By The Rub
Tuesday, August 19th, 2008 at 7:47 am
Smart People Widescreen Edition
Directed by Noam Murro
Starring Dennis Quaid, Sarah Jessica Parker, Ellen Page, Thomas Haden Church
Walt Disney Studios Home Entertainment
Release date: August 12, 2008
I will preface this review with an admission of guilt that I am more than happy to announce as loud as it will take for anyone to hear it: I can’t stand Ellen Page. In my humble opinion Juno was just alright and my distaste for the movie rests solely on the shoulders of its star. I found myself defending my position during the film’s release more than I felt necessary and the singular argument that came from the other camp was that if I like her in Hard Candy (I did) and hated her in Juno, then I must have disliked the character Juno more than the person acting as her. That wouldn’t be a bad argument if it weren’t completely wrong. On the timeline of this longstanding debate, Smart People may have dealt the death blow for the opposing side. But let me back up just a touch.
As a film critic, I would like to think I am subjective enough not to let a singular performance ruin an otherwise decent movie. It hasn’t always held true (see: Juno), but I was bound and determined not to let it happen here. In other words, I went into it with an open mind. I am proud to say that I did not find Smart People to be a bad movie because of Ellen Page. No, this time it was a group effort.
Lawrence Wetherhold (Dennis Quaid) is a literature professor at a local college. Not only can his students, peers, and family not stand him, he seems to almost prefer it that way. He blames it on the fact that he is a lost soul since his wife passed away, but hearing that past students felt the same way suggests that he has always been a miserable curmudgeon and only now has a comfortable excuse. His daughter Vanessa (Ellen Page) seems to share his flair for the dramatic. A member of the Young Republicans, shooting for the perfect SAT score with no friends or life outside of the walls of misery the family seems to be insulated in, she follows daddy’s path in lockstep.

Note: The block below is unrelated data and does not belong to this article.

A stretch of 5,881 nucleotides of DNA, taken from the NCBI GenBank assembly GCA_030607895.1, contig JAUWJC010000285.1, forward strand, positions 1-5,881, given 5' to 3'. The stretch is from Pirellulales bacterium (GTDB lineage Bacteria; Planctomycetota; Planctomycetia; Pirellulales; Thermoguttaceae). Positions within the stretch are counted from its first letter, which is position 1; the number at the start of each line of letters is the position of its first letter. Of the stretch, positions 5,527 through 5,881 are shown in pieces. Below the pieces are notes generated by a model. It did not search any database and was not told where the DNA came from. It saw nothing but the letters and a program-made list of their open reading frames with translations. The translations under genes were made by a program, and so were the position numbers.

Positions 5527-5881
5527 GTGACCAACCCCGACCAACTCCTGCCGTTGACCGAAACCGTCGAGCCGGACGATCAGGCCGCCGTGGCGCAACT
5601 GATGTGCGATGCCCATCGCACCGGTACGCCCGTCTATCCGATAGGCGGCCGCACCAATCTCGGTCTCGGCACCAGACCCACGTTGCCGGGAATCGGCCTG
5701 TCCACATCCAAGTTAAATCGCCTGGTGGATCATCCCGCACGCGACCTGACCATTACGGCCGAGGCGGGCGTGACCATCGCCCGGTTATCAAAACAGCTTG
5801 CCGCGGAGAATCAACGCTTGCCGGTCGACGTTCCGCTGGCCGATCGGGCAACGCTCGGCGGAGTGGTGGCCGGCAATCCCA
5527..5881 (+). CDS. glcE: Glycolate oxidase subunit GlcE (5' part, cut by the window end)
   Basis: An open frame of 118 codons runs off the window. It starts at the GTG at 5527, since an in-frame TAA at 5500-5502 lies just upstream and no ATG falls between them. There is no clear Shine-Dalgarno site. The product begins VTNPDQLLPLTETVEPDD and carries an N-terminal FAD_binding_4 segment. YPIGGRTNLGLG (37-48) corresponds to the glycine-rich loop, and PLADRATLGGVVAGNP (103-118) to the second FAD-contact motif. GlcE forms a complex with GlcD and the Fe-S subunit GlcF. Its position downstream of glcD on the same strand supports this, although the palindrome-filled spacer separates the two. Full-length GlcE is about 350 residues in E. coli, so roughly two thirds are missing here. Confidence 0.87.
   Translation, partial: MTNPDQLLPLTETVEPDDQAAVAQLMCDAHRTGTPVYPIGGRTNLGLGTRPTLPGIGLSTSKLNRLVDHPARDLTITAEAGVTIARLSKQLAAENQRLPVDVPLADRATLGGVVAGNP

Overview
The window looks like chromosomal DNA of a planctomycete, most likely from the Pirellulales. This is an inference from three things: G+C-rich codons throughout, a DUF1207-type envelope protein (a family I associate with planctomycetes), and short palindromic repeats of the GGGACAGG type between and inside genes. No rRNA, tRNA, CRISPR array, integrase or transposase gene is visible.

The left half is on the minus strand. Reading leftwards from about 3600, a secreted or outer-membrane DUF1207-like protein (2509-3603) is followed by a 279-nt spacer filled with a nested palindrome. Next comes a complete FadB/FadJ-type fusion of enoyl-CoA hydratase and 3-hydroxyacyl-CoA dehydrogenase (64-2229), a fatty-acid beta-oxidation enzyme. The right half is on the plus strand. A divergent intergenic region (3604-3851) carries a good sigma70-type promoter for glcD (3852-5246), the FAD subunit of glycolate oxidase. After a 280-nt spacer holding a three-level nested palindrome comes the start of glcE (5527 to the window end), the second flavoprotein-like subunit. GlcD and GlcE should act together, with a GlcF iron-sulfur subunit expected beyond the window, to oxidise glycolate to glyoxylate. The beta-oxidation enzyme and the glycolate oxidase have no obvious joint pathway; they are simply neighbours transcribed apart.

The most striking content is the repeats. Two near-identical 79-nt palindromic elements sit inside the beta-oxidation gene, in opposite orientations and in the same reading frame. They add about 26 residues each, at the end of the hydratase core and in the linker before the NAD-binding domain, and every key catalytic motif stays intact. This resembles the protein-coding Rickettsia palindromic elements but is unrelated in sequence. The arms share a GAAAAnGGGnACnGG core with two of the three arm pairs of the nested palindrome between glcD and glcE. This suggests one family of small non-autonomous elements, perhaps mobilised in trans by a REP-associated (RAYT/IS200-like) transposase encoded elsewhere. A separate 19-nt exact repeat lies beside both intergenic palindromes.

A series of events land Lawrence in the hospital in the care of Dr. Janet Hartigan (Sarah Jessica Parker) and in the compromising position of relying on his adopted brother Chuck (Thomas Haden Church) for help. Upon his discharge, he fumbles his way into a date with the Dr. Hartigan. Then screws it up. Then inexplicably gets another date. Then screws it up again. And so on. The whole movie revolves around the central fact that not one of its characters can function in or navigate their way through any relationship, romantic or otherwise, and beyond the flighty (adopted) brother Chuck, everyone in the movie is a miserable wreck. I take that back; Chuck is a mess too, but he seems to be the only one trying to outrun the pack. I have no problem peering into a snow globe of the unfortunate. Seeing people climb out of a well despair, of their design or not, is the basis of a lot of good movies. But when people are there of their own volition coupled with a stubborn refusal for change, it is difficult to generate any sympathy — especially when the majority of the dialogue is reserved for spelling out their level of discontent.
Beyond the story itself, the actors are all guilty of thinking everyone will fall for it without questioning anything. Every interaction in the movie is forced. Sarah Jessica Parker and Dennis Quaid have a laughable lack of chemistry that may have fit the story better if it weren’t so overdone. Ellen Page could have done herself a favor and not followed Juno up with a character that is basically a carbon copy; albeit a few years more cynical. The only ray of hope is Thomas Haden Church and even he is reduced to a one-note, zany slob relative that is more obvious than it is refreshing. The story is clunky, the characters are smug and self-absorbed and the acting is so pretentious and whiny that I just can’t get passed the fact that they are trying too hard to make this movie something it is obviously not.
Margaret Thatcher once said, “Being powerful is like being a lady. If you have to tell people you are, you aren’t.” These characters obviously didn’t get that message. I just wish there would have at least been a scene where someone took them all out back and gave them something to cry about.